SYDNEY, Jan. 27 – Australian researchers have discovered a strange rotating object in the Milky Way that they say is unlike anything astronomers have ever seen.
The object, first spotted by a university student working on his undergraduate thesis, releases a huge burst of radio energy three times per hour.
The pulse comes “every 18.18 minutes, like clockwork,” said astrophysicist Natasha Hurley-Walker, who led the survey after the student’s discovery, using a telescope in the Western Australian outback known as the Murchison Widefield Array.
Although there are other objects in the universe that turn on and off – such as pulsars – Hurley-Walker said 18.18 minutes is a frequency that has never been observed before.
Finding this object was “a bit scary for an astronomer,” she said, “because there’s nothing known in the sky that does that.”
The research team is now working to figure out what they found.
Sifting through years of data, they were able to establish a few facts: the object is about 4,000 light-years from Earth, is incredibly bright, and has an extremely strong magnetic field.
But there are still many mysteries to be solved.
“If you do all the math, you find that they shouldn’t have enough power to produce those kinds of radio waves every 20 minutes,” Hurley-Walker said.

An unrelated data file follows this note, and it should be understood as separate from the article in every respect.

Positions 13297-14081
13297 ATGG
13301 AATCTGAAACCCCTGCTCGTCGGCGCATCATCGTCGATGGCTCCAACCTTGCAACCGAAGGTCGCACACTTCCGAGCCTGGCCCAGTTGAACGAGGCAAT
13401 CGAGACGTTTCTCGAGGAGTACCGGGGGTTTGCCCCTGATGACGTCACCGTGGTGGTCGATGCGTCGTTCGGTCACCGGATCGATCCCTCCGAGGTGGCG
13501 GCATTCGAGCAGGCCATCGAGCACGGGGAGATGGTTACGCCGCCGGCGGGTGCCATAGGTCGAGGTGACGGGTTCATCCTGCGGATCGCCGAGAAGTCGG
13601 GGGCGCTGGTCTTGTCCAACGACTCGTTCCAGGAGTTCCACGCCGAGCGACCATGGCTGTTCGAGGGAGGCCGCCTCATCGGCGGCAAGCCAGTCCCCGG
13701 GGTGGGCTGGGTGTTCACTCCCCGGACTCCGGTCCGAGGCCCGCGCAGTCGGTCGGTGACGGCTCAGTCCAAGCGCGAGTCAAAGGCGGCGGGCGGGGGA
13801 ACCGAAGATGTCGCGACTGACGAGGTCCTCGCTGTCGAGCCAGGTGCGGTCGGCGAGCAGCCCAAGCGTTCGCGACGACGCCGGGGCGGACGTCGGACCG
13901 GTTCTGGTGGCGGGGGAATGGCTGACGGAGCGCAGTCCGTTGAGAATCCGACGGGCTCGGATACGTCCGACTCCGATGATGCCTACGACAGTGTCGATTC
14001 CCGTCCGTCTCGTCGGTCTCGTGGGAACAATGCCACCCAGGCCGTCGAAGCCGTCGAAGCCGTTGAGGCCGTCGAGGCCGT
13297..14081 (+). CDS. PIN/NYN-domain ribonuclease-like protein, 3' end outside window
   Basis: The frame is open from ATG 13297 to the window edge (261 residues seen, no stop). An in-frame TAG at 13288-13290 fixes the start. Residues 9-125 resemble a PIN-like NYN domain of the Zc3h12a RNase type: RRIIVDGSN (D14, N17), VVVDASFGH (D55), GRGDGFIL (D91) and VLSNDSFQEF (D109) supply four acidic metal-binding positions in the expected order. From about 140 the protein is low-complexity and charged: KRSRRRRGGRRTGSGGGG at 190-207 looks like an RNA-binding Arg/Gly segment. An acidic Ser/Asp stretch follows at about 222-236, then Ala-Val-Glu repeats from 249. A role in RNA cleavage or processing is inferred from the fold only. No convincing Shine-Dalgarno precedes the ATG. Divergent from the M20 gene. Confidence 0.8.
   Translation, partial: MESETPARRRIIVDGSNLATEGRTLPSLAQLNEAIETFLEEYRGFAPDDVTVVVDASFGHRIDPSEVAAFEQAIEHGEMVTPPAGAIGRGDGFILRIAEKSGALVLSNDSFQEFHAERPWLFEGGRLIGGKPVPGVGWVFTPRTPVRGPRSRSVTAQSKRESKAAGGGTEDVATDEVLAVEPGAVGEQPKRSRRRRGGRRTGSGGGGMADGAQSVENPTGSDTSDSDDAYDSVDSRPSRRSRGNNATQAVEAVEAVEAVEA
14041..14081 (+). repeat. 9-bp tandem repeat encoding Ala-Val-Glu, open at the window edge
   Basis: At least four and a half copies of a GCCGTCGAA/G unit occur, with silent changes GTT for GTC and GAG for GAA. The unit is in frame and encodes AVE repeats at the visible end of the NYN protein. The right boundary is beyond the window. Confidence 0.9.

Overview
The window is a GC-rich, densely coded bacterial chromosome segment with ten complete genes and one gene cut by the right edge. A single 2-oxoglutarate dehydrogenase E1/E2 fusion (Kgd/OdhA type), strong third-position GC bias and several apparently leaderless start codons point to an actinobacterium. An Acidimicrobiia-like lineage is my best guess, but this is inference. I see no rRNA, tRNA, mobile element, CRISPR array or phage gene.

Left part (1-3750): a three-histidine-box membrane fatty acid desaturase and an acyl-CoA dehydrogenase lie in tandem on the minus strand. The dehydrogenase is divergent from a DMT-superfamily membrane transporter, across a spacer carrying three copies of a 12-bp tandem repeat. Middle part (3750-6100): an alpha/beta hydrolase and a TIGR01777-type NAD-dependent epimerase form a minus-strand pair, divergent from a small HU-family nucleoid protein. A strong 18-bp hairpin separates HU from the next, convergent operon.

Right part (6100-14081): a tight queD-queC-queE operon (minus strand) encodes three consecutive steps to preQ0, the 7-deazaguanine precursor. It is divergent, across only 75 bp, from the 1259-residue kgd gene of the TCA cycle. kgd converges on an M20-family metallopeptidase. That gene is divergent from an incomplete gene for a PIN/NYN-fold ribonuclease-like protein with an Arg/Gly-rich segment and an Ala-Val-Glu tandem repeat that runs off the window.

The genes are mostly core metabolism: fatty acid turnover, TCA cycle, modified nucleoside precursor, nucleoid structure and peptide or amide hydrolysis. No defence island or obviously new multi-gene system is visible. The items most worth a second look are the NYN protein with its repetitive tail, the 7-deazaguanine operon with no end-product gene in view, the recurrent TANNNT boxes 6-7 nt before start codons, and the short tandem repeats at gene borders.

“That just shouldn’t be possible.”
The object may be something researchers have theorized to exist but have never seen called an “ultra long period magnetar.”
It could also be a white dwarf, a remnant of a collapsed star.
“But it’s quite unusual too. We only know of one white dwarf pulsar, and nothing as large as this,” Hurley-Walker said.
“Of course, it could be something we had never even thought of – it could be an entirely new type of object.”
On the question of whether the strong and consistent radio signal from space could have been sent by another life form, Hurley-Walker conceded, “I was worried it was extraterrestrials.”
But the research team was able to observe the signal over a wide range of frequencies.
“That means it has to be a natural process, it’s not an artificial signal,” Hurley-Walker said.
The next step for researchers is to search for more of these strange objects across the universe.
“More detections will tell astronomers if this was a rare one-time event or a large new population that we’ve never noticed before,” Hurley-Walker said.
The team’s article on the object was published in the latest edition of the journal Nature. —AFP